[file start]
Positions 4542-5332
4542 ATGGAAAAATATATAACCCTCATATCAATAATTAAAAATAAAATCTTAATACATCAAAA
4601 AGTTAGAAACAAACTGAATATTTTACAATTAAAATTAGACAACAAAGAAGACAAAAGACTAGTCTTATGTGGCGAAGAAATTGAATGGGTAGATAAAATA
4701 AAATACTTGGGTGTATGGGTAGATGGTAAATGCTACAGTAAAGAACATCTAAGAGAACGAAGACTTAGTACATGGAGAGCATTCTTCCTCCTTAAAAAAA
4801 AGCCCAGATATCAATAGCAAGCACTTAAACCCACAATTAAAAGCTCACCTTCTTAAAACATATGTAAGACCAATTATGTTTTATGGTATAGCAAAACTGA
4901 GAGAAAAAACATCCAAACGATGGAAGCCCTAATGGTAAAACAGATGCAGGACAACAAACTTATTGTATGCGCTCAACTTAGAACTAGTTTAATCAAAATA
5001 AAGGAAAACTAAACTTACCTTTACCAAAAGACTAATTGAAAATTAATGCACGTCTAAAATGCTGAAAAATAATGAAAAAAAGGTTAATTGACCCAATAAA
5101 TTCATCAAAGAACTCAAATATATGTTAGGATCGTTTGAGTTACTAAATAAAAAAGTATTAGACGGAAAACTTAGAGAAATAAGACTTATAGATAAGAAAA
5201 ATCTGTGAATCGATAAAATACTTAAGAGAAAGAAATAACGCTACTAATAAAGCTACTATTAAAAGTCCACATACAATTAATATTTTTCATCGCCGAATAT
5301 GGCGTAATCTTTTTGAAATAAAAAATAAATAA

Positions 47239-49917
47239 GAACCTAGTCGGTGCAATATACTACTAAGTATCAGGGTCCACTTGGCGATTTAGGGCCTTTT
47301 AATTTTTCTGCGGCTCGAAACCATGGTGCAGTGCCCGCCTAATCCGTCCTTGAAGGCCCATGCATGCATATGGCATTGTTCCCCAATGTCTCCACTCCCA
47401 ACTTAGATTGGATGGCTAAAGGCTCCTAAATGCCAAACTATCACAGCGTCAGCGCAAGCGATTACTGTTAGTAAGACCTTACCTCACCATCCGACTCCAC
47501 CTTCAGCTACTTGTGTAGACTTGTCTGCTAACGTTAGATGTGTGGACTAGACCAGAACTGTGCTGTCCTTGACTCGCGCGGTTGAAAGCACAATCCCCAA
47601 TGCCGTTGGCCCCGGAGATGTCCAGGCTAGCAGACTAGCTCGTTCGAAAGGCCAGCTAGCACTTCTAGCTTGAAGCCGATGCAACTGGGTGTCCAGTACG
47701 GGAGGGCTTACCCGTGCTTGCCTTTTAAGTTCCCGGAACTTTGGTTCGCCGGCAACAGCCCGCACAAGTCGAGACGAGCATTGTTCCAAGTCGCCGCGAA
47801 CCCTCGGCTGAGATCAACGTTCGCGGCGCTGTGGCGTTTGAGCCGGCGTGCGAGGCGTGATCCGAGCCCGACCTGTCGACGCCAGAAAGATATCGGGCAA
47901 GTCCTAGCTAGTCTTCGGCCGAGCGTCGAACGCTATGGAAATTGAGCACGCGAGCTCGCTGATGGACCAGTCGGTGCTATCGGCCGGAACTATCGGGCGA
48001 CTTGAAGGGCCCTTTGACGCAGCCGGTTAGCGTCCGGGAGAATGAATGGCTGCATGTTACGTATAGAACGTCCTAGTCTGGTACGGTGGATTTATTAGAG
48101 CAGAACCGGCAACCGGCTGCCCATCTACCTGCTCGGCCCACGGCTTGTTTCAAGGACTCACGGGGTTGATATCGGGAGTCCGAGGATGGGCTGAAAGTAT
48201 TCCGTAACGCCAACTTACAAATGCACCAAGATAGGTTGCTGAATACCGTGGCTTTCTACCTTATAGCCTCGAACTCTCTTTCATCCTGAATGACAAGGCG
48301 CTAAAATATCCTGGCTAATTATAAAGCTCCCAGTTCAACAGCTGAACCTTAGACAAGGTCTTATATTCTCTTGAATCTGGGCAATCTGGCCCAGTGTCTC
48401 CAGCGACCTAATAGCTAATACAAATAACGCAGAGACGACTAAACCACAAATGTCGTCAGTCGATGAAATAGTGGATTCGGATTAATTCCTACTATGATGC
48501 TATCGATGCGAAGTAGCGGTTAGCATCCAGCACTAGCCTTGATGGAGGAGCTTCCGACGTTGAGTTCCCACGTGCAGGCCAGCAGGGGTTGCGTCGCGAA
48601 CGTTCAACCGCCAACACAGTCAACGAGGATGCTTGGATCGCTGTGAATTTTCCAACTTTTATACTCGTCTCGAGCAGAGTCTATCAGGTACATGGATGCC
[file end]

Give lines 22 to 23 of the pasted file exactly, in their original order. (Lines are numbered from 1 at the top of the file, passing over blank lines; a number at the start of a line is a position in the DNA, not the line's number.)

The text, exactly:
48201 TCCGTAACGCCAACTTACAAATGCACCAAGATAGGTTGCTGAATACCGTGGCTTTCTACCTTATAGCCTCGAACTCTCTTTCATCCTGAATGACAAGGCG
48301 CTAAAATATCCTGGCTAATTATAAAGCTCCCAGTTCAACAGCTGAACCTTAGACAAGGTCTTATATTCTCTTGAATCTGGGCAATCTGGCCCAGTGTCTC